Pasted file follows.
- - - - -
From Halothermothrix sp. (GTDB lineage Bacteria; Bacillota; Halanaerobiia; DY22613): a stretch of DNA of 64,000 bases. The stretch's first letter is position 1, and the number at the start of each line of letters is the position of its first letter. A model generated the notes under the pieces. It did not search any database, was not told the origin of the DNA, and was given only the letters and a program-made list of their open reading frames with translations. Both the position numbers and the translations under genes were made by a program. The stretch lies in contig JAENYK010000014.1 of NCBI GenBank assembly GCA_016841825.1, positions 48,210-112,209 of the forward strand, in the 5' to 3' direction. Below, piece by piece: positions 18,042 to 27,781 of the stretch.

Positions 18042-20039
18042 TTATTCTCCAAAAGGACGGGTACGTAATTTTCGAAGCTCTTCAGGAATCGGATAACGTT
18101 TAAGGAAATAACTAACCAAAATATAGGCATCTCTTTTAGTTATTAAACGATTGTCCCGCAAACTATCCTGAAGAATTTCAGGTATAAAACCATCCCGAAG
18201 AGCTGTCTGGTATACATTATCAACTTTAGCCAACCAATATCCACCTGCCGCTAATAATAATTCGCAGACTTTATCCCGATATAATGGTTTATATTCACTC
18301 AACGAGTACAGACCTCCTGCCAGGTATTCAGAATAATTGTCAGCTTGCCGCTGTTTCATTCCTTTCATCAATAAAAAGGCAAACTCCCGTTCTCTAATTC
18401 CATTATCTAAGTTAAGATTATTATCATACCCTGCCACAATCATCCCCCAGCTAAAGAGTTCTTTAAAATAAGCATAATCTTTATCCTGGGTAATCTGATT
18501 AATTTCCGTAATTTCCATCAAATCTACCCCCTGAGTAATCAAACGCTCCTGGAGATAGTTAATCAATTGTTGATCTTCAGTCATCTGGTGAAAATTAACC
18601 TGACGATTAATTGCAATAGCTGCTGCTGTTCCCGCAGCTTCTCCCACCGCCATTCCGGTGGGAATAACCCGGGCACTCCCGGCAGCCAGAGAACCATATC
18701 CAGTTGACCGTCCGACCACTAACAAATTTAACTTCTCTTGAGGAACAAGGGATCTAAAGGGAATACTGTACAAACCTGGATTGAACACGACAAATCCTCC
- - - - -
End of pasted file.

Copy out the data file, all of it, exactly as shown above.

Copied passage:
From Halothermothrix sp. (GTDB lineage Bacteria; Bacillota; Halanaerobiia; DY22613): a stretch of DNA of 64,000 bases. The stretch's first letter is position 1, and the number at the start of each line of letters is the position of its first letter. A model generated the notes under the pieces. It did not search any database, was not told the origin of the DNA, and was given only the letters and a program-made list of their open reading frames with translations. Both the position numbers and the translations under genes were made by a program. The stretch lies in contig JAENYK010000014.1 of NCBI GenBank assembly GCA_016841825.1, positions 48,210-112,209 of the forward strand, in the 5' to 3' direction. Below, piece by piece: positions 18,042 to 27,781 of the stretch.

Positions 18042-20039
18042 TTATTCTCCAAAAGGACGGGTACGTAATTTTCGAAGCTCTTCAGGAATCGGATAACGTT
18101 TAAGGAAATAACTAACCAAAATATAGGCATCTCTTTTAGTTATTAAACGATTGTCCCGCAAACTATCCTGAAGAATTTCAGGTATAAAACCATCCCGAAG
18201 AGCTGTCTGGTATACATTATCAACTTTAGCCAACCAATATCCACCTGCCGCTAATAATAATTCGCAGACTTTATCCCGATATAATGGTTTATATTCACTC
18301 AACGAGTACAGACCTCCTGCCAGGTATTCAGAATAATTGTCAGCTTGCCGCTGTTTCATTCCTTTCATCAATAAAAAGGCAAACTCCCGTTCTCTAATTC
18401 CATTATCTAAGTTAAGATTATTATCATACCCTGCCACAATCATCCCCCAGCTAAAGAGTTCTTTAAAATAAGCATAATCTTTATCCTGGGTAATCTGATT
18501 AATTTCCGTAATTTCCATCAAATCTACCCCCTGAGTAATCAAACGCTCCTGGAGATAGTTAATCAATTGTTGATCTTCAGTCATCTGGTGAAAATTAACC
18601 TGACGATTAATTGCAATAGCTGCTGCTGTTCCCGCAGCTTCTCCCACCGCCATTCCGGTGGGAATAACCCGGGCACTCCCGGCAGCCAGAGAACCATATC
18701 CAGTTGACCGTCCGACCACTAACAAATTTAACTTCTCTTGAGGAACAAGGGATCTAAAGGGAATACTGTACAAACCTGGATTGAACACGACAAATCCTCC